At j. weekly, I alternate food columns with an editor there, Andy Altman-Ohr. He specializes in bagels and delis, while I pretty much cover everything else. So when I got an assignment to cover a bagel operation for Berkeleyside, I had to think twice. Can I do it? Of course I can. It was great to meet the brothers behind Authentic Bagel Company, and taste their almost-New York bagels. (They're from Rhode Island, after all, and we have Bay Area water here, not New York water, but still). They're bagels are pretty damn good, and so much better than what's been passing for bagels around these parts for so long.
Inviting friends to try food from a new cookbook is always a fun time. With "Mayim's Vegan Table," I knew I had to get some kids involved, since this is a cookbook that is geared towards what vegans feed their children. While the girls who helped out aren't vegan, they fully enjoyed the food, so I give the cookbook a thumbs-up, even though I wouldn't buy it myself.
I really do fall in love with every couple I write about. I love hearing how couples met and fell in love, because each story is so unique. But this wedding was one of the most interesting to write about. While many of us have these worries about marriage, I had never met anyone who faced them head-on like this. As I told the couple in our interview, I felt that while many of us had these problems with marriage, we just knew that our marriages would be different. Kudos to Casey and Levana for coming up with such an original solution.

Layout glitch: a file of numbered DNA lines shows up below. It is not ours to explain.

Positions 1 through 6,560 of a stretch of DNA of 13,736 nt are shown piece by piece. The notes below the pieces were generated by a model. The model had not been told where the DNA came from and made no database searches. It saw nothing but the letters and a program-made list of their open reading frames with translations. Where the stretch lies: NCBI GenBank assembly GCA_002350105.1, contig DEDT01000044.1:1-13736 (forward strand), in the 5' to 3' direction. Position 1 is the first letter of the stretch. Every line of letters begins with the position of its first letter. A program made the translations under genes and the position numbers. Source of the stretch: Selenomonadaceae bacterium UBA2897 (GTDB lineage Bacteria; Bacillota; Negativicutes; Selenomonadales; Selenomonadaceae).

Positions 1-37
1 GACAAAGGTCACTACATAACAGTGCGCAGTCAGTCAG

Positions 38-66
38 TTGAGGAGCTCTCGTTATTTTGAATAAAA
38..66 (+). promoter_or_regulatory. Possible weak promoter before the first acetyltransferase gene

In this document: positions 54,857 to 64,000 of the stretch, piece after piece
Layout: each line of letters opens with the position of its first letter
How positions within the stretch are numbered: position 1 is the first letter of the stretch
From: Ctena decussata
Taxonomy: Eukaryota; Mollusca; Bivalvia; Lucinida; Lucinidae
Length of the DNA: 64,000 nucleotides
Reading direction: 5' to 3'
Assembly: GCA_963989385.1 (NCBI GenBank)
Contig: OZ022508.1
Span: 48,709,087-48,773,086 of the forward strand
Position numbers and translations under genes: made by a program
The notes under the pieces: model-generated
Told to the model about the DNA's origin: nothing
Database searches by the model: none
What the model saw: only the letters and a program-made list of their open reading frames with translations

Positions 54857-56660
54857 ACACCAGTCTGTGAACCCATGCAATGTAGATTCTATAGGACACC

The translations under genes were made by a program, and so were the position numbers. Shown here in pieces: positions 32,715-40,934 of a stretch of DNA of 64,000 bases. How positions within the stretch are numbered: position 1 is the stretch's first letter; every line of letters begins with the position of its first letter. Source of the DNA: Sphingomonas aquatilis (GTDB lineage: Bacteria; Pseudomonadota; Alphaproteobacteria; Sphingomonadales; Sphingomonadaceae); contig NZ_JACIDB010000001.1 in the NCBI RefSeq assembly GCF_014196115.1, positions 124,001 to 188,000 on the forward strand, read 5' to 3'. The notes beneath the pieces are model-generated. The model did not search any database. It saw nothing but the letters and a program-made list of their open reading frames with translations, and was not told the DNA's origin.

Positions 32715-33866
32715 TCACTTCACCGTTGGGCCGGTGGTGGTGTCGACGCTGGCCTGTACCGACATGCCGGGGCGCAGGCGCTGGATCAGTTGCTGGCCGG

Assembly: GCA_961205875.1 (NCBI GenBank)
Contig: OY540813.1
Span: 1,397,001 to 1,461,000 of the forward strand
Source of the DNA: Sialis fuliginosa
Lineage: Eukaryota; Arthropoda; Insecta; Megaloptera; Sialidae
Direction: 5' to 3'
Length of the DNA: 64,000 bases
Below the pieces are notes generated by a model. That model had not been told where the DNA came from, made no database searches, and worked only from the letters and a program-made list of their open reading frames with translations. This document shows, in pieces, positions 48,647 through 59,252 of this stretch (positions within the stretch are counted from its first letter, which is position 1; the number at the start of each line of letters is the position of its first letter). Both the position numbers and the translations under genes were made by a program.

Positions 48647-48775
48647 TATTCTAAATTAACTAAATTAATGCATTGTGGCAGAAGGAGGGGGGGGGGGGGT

It's a lot of pressure writing about someone you know. I've known Adam Berman for many years now, and his story is quite inspiring. This was my first long profile in over a year, and I really enjoyed working on it.
It doesn't seem fair to compare a self-published cookbook to a professionally published one, so I don't want to draw comparisons between Orly Ziv's "Cook in Israel" to either my much beloved "Jerusalem" by Yotam Ottolenghi and Sami Tamimi, or Einat Admony's "Balaboosta." However, I gave Ziv a thumbs-up for having recipes that were much less fussy for those that want that. Despite a few issues with her recipes, I like the book overall.
I had heard about the Local Butcher Shop for a long time already, but hadn't found an occasion to go in. I finally did recently to interview one of its co-founders for my food column. I love the way they use every part of the animal.
I love trying out new cookbooks and writing about the results. There were so many good sounding recipes in Einat Admony's "Balaboosta" that it was hard to choose. While the dumplings weren't successful, the beet soup with meatballs was still delicious and a wonderful winter dish (even with our warm California winter). Check it out here:
Alix is a personal chef and freelance writer in the SF Bay Area. You can keep up with her writing and cooking here.